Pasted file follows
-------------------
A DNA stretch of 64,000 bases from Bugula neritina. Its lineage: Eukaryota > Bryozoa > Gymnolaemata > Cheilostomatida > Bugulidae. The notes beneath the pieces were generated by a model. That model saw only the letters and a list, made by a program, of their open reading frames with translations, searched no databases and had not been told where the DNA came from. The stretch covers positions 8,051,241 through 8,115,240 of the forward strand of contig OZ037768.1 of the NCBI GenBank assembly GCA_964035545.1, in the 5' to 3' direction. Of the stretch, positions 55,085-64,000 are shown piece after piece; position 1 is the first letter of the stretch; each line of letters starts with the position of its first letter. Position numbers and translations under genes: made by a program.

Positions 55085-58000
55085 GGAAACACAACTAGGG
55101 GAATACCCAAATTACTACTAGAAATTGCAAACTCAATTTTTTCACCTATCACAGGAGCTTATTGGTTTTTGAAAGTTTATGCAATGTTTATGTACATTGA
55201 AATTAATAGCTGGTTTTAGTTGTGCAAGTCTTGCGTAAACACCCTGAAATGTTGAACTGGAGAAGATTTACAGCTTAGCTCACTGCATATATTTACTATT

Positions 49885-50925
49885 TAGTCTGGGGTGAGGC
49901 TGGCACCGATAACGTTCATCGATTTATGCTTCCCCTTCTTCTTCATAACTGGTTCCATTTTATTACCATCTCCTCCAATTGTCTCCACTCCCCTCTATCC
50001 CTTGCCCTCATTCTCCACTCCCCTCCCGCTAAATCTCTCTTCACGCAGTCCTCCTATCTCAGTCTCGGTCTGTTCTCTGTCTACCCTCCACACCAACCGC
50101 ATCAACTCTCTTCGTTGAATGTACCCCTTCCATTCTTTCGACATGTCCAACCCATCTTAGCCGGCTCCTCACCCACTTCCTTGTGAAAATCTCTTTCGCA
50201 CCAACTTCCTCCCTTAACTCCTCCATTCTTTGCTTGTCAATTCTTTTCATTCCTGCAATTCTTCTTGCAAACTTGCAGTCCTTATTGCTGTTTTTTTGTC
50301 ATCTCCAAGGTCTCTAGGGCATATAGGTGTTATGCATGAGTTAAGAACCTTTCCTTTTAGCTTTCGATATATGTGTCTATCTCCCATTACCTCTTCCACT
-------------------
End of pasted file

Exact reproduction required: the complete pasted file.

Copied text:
A DNA stretch of 64,000 bases from Bugula neritina. Its lineage: Eukaryota > Bryozoa > Gymnolaemata > Cheilostomatida > Bugulidae. The notes beneath the pieces were generated by a model. That model saw only the letters and a list, made by a program, of their open reading frames with translations, searched no databases and had not been told where the DNA came from. The stretch covers positions 8,051,241 through 8,115,240 of the forward strand of contig OZ037768.1 of the NCBI GenBank assembly GCA_964035545.1, in the 5' to 3' direction. Of the stretch, positions 55,085-64,000 are shown piece after piece; position 1 is the first letter of the stretch; each line of letters starts with the position of its first letter. Position numbers and translations under genes: made by a program.

Positions 55085-58000
55085 GGAAACACAACTAGGG
55101 GAATACCCAAATTACTACTAGAAATTGCAAACTCAATTTTTTCACCTATCACAGGAGCTTATTGGTTTTTGAAAGTTTATGCAATGTTTATGTACATTGA
55201 AATTAATAGCTGGTTTTAGTTGTGCAAGTCTTGCGTAAACACCCTGAAATGTTGAACTGGAGAAGATTTACAGCTTAGCTCACTGCATATATTTACTATT

Positions 49885-50925
49885 TAGTCTGGGGTGAGGC
49901 TGGCACCGATAACGTTCATCGATTTATGCTTCCCCTTCTTCTTCATAACTGGTTCCATTTTATTACCATCTCCTCCAATTGTCTCCACTCCCCTCTATCC
50001 CTTGCCCTCATTCTCCACTCCCCTCCCGCTAAATCTCTCTTCACGCAGTCCTCCTATCTCAGTCTCGGTCTGTTCTCTGTCTACCCTCCACACCAACCGC
50101 ATCAACTCTCTTCGTTGAATGTACCCCTTCCATTCTTTCGACATGTCCAACCCATCTTAGCCGGCTCCTCACCCACTTCCTTGTGAAAATCTCTTTCGCA
50201 CCAACTTCCTCCCTTAACTCCTCCATTCTTTGCTTGTCAATTCTTTTCATTCCTGCAATTCTTCTTGCAAACTTGCAGTCCTTATTGCTGTTTTTTTGTC
50301 ATCTCCAAGGTCTCTAGGGCATATAGGTGTTATGCATGAGTTAAGAACCTTTCCTTTTAGCTTTCGATATATGTGTCTATCTCCCATTACCTCTTCCACT